An article in this week’s Greater Fort Wayne Business Weekly by Derrick Gingerly:
The six hospitals owned by Parkview Health, a nonprofit health-care provider, have become cash cows during the last few years.
When combined, the hospitals â€” most notably Parkview Hospital in Fort Wayne â€” generated hundreds of millions of dollars more than was spent by Parkview Health to provide medical care in the region, according to filings with the Internal Revenue Service. A large portion of that revenue is not taxed because of the hospital’s nonprofit status.
The recent cash infusion is due, in part, to an effort to save money to build new facilities. When asked if the health-care provider makes too much money, Parkview Health CEO Mike Packnett simply says, “No.” He wants Parkview Health to maintain a 7-percent annual profit margin to keep it competitive.
[…]Â The health system’s margin, or excess funds divided by total revenue, has ranged from 9 percent in 2003 to more than 10 percent in 2006, according to its IRS 990 forms. Nonprofit organizations are required to file the forms annually with the federal government.
Filings for Parkview Hospital, which for IRS purposes includes the Randallia Drive facility and Parkview North Hospital off Dupont Road, said it made $81.9 million more than it spent in 2006.
That figure was higher than 2005, when Parkview Hospital reported $65.6 million in excess revenue.
Since 2001, Parkview Hospital has had a significant increase in revenue exceeding expenses. After making just over $11 million in 2000, excess funds more than quadrupled â€” to almost $45 million the next year. Since 2001, excess revenue has increased 82 percent.
Excess funds are the money left over after all expenses are paid, including salaries and program costs. Since 2000, Parkview Hospital’s Randallia and north campuses have made $343.5 million more than was spent, according to IRS filings. That is enough to pay for more than half of the total cost of expanding the Parkview North campus, which is expected to cost $536 million.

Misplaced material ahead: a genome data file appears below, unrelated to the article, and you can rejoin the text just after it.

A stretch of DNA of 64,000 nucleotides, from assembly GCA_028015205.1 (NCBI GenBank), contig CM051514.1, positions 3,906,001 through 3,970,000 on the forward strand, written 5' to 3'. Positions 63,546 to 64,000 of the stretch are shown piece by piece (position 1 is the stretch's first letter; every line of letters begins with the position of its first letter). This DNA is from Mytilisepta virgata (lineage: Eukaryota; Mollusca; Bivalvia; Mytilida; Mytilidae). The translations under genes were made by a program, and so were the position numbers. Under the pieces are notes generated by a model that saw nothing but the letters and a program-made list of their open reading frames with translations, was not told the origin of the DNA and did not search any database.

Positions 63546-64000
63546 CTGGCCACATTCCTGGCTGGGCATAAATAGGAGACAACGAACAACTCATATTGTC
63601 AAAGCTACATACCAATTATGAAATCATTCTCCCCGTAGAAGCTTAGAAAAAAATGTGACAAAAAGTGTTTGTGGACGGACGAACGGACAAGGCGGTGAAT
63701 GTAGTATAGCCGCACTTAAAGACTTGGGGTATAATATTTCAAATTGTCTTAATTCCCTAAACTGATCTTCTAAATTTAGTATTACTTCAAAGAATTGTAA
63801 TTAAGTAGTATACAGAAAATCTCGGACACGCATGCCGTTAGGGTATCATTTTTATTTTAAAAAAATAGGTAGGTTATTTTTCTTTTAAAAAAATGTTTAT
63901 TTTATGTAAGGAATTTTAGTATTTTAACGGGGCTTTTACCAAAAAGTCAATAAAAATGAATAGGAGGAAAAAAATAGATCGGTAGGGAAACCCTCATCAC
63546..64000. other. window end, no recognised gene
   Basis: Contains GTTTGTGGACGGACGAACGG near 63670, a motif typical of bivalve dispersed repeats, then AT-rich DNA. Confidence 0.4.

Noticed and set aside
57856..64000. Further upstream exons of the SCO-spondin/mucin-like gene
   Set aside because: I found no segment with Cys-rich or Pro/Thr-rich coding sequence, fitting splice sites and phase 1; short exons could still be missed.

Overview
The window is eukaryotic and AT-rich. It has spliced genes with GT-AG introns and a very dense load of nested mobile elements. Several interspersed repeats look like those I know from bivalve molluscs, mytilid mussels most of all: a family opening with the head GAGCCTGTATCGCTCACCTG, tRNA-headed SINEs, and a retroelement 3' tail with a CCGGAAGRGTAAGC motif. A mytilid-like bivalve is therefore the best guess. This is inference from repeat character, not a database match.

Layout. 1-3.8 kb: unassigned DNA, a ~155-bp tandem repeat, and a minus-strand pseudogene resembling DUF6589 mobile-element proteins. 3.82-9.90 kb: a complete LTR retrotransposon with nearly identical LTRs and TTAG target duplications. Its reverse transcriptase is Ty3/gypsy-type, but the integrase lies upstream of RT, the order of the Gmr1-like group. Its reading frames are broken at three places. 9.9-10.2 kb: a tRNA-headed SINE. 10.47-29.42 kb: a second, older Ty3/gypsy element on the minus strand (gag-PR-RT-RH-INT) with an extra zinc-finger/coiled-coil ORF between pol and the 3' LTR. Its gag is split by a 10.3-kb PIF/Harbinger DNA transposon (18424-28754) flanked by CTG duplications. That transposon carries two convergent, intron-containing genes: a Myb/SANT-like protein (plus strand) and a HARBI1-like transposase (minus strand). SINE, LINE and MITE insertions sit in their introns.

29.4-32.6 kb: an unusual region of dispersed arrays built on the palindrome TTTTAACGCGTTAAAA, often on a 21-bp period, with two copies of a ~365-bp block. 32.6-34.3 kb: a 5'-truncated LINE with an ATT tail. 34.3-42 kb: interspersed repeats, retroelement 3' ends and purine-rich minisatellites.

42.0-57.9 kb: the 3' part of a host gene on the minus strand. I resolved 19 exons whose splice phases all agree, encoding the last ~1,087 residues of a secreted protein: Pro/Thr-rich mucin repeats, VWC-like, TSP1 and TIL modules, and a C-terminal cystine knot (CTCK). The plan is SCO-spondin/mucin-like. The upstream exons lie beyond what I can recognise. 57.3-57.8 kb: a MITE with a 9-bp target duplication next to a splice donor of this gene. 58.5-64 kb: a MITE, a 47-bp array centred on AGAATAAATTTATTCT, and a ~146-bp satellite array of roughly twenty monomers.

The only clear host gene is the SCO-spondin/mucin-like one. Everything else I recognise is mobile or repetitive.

Parkview Health pays about $1 million in property taxes a year for for-profit ventures with which it is involved. Because the system has nonprofit status, its profits are tax-exempt. Parkview Health also has the ability to use tax-exempt debt to pay for construction projects.
“â€¦ The great thing about tax-exempt or (the) not-for-profits side of health care is every dollar stays within the service region,” Packnett said. “And we can take â€” our board can take â€” a very long view of, â€˜How do we provide absolutely the best health care for this region?’ We’re not looking at quarterly earnings, we’re not looking at annual earnings.”
[…] “We expect debt and investment will be approximately equal (when construction ends),” he said. “That’s why you see us building a little more reserves now.
[…] When the expansion of Parkview North and construction of a new Parkview Whitley Hospital are completed in 2011, the health-care system will have replaced all of its hospitals in a 12-year period. About $646.5 million will have been spent in the process, including more than half a billion dollars for the Parkview North project.
[…] Nafziger said as a nonprofit, Parkview Health has few options to raise capital.
“Really the only two ways we get money are we save money out of our operating profits or we go and we borrow money in the form of tax-exempt debt,” he said. “â€¦ At the end of the day, all the equity in the tax-exempt organization belongs to the community. It’s a lot different operating model (than a for-profit hospital).”
Helping patients â€” and the economy
Because of Parkview Health’s facilities and the number of people it employs â€” more than 3,800 in Allen County alone, according to Business Weekly research â€” Packnett considers the organization more than just a health-care provider. It’s a major economic-development player in northeast Indiana.
[…] Lutheran Health Network opened Dupont Hospital in 2001 on the north side of Fort Wayne and completed an expansion of it two years ago. St. Joseph Hospital, the health-care network’s downtown Fort Wayne facility, also recently completed a renovation and expansion.
While it does not release Lutheran’s financial data, Community Health Systems Inc., which acquired the system last year, had a net margin of 4.2 percent in 2007, according to data compiled by Morningstar Inc. Net margin is net income divided by total revenue.
From 2000-2006, Community Health Systems’ net margin was never higher than 4.64 percent, which was realized in 2003. That is below the target Parkview Health has set for itself, and its actual results.
Excellent article by Mr. Gingerly. Â I would strongly encourage you to give it a read.